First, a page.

Fight the stress of covering the coronavirus
9 ways journalists can push back against the stress of an always-on story
by Al Tompkins and Sidney Tompkins, Poynter
I have been hearing from journalists who are stressed out by this nonstop COVID-19 coverage.
Journalists tell me they spend all day talking with experts who are warning that the worst is yet to come and with people who are worrying about how to keep themselves and their families healthy. They report cancellation after cancellation while watching their retirement savings dwindle in the Wall Street storm.
My wife, licensed psychotherapist Sidney Tompkins, and I have been doing a lot of training for newsrooms and media organizations about traumatic stress and trauma. I asked Sidney what she would tell you this morning.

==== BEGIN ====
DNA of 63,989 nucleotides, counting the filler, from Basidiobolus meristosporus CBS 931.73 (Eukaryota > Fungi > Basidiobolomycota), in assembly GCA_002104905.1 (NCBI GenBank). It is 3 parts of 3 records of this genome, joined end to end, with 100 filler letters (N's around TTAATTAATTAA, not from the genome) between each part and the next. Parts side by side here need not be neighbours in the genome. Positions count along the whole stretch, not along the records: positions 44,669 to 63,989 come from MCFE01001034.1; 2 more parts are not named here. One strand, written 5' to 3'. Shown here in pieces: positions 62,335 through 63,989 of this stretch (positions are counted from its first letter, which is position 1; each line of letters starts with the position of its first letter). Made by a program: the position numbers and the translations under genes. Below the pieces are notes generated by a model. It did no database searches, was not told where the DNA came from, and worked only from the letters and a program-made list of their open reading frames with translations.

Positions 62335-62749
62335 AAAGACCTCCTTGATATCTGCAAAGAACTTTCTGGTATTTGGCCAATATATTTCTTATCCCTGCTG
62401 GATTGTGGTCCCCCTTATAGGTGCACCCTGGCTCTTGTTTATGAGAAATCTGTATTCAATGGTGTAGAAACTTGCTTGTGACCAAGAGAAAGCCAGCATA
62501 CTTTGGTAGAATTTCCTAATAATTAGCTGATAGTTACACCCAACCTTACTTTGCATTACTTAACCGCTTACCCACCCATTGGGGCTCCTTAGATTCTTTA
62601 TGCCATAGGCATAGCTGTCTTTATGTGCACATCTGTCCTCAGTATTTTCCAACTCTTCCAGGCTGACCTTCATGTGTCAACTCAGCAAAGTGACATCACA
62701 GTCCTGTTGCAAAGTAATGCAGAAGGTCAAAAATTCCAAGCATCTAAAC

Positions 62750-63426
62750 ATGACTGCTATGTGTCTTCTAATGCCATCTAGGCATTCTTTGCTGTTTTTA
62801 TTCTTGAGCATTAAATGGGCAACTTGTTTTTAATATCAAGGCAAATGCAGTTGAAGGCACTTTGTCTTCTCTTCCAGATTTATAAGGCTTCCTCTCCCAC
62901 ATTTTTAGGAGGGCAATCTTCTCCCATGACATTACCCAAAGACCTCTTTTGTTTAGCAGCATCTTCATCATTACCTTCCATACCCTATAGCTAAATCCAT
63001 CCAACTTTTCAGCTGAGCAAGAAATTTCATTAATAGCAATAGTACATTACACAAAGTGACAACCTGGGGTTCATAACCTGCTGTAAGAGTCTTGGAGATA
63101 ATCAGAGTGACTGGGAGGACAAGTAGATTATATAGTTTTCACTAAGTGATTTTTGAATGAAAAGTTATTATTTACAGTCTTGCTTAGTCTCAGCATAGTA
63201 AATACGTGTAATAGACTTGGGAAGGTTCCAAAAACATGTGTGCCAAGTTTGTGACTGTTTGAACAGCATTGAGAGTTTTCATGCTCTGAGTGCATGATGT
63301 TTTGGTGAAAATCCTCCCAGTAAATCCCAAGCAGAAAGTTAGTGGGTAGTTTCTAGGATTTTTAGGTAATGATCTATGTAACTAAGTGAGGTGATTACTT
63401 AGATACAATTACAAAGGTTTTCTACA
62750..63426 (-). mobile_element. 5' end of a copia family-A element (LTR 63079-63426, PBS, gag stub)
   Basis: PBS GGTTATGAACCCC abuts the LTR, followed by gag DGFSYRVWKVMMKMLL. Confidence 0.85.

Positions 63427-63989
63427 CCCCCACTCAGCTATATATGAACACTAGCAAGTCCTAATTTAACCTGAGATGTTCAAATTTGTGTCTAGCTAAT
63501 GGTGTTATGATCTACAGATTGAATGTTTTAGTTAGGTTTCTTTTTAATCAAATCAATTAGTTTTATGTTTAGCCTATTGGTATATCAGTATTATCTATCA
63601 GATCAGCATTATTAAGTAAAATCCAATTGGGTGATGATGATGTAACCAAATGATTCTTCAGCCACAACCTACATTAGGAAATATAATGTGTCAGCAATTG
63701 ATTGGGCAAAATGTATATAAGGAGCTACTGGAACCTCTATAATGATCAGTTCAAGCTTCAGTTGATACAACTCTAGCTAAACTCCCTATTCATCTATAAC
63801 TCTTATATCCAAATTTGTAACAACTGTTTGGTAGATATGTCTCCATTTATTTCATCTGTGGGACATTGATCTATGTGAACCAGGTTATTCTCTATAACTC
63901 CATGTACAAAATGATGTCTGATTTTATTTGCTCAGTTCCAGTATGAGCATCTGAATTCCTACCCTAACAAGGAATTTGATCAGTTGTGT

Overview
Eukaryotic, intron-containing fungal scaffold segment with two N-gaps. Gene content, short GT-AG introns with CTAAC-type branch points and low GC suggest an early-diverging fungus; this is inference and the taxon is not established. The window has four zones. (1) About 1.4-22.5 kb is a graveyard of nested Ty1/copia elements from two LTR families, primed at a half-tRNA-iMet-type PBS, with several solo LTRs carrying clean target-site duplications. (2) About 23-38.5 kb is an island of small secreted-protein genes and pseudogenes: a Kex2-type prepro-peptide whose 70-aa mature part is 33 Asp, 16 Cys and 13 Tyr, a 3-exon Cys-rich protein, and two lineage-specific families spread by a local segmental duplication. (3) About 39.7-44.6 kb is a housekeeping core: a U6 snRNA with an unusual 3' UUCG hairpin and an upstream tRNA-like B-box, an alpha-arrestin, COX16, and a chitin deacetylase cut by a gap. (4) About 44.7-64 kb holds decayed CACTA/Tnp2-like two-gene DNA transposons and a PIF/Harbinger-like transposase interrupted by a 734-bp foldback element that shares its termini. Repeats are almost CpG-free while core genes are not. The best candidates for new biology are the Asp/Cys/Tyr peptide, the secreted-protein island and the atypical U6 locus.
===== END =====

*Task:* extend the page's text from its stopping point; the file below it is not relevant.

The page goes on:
We produced a video for you to share with your newsroom or to link to on journalism-related social media sites. I also produced a text version, below.
You are nicer to your coffeemaker than you are to yourself. At least you turn the coffeemaker off when you are not using it. This virus story is following you all the time, in your work life and your personal life. You have to consciously unplug from news coverage for a scheduled part of the day.
You probably are not sleeping enough. The last thing you do before you go to sleep is check your phone. You might also check it in the middle of the night and you probably check it as soon as you wake up. Do not allow coverage of the virus to be the last thing you think about before you go to sleep. Ramp down your day. Slow down.
You are looking at disturbing information all day. The repetition underlies traumatic stress. All day long you read about people who are sick, dying and worried. You see disturbing data and forecasts. If this occurred just once, you might be able to dismiss it as something that happened and has ended. But the repetitive nature of this kind of ongoing coverage will take a toll.